The One Day Newspaper Price War

For 30¢more, at least the kid could throw it on the porch

If you walked down to your corner newspaper box on Sunday, April 2 with a quarter and a dime in your hand, you were probably not happy to find that you didn’t have enough money to buy a paper. Either paper. The News and the Herald had simultaneously jumped to 50¢. You may have thought that was a little fishy.

And if you bought a copy of the News the next morning, you may have thought they had a lot of gall to run a political cartoon decrying the evils of inflation caused by the “Latest Price Hikes.”

The price increases by both newspapers for Sunday single copies (up 43 percent) and for monthly subscription rates (up 29 percent to $4.50) do raise some questions. Primarily, how is it that both papers happened to make identical increases at the very same time? In any business, such a situation smacks of price fixing. The question becomes more intriguing when it is noted that neither paper has raised prices since 1974, when both also did so simultaneously.

However, it seems that, at least in the most recent case, any communication between the two papers of intent to raise prices was not done behind illegal closed doors. It was done in public view – in print. In their March 15 edition, in fine print in a small box on page two, the News changed their listed prices to the new rates “effective April 1.” Herald executives noticed the change, but waited 10 days for the News to make a front-page announcement of the increases. The next day, March 26, the Herald announced its price increases. It appears to have been a kind of waiting game, to see who would bite the bullet first.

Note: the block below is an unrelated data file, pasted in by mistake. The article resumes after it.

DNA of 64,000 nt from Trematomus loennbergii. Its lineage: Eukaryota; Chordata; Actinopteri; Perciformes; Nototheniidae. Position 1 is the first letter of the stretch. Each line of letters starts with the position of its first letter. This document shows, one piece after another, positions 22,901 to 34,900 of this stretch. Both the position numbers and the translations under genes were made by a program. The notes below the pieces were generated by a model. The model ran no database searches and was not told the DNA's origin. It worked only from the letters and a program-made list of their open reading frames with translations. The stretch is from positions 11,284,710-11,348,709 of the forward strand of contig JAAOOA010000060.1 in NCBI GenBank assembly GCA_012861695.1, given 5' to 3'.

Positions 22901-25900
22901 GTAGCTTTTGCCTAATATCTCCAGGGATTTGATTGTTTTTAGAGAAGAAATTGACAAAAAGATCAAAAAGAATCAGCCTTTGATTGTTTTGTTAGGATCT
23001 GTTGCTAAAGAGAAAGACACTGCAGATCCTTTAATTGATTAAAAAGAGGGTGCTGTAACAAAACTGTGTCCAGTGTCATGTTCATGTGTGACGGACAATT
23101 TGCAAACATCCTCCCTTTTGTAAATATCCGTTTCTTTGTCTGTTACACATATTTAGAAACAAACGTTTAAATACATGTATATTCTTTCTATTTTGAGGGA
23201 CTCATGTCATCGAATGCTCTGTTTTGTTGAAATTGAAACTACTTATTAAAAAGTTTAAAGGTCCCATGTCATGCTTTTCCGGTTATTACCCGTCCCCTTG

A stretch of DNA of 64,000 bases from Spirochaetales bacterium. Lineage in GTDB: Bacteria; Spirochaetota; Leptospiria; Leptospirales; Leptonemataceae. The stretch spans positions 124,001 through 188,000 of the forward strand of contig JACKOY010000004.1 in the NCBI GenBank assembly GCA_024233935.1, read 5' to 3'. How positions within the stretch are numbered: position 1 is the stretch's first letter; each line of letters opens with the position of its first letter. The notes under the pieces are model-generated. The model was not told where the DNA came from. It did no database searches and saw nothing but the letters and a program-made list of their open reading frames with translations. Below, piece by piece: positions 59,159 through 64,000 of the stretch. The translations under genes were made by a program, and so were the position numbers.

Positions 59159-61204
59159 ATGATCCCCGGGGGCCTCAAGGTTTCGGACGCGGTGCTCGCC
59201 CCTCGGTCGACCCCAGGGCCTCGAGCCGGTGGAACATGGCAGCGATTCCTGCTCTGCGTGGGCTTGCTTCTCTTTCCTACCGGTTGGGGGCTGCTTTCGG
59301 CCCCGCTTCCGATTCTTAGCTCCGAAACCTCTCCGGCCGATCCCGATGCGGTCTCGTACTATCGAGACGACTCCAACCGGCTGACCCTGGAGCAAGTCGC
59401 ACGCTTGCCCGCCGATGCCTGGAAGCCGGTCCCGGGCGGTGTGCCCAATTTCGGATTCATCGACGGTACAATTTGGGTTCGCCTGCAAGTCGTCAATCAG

But are the increases really warranted? Since 1974, production costs have indeed risen dramatically – newsprint is up 39 percent and the price of ink has doubled. But in those four years, the advertising rates of both newspapers have risen 55 percent, and ad revenues represent the bulk of a newspaper’s profit. On the relative scale, the new $4.50 subscription rate brings the Dallas newspapers up to the prevailing price in Houston; the Dallas rates are 50 cents higher than in Fort Worth, a dollar higher than in San Antonio.

In one respect, the papers’ moves are not identical: The price hike profits at the News will, for the time being, go to the company; the Herald, however, will reportedly pass some 30 cents of the increase down the corporate ladder to a deserving beneficiary – the newspaper delivery boy.


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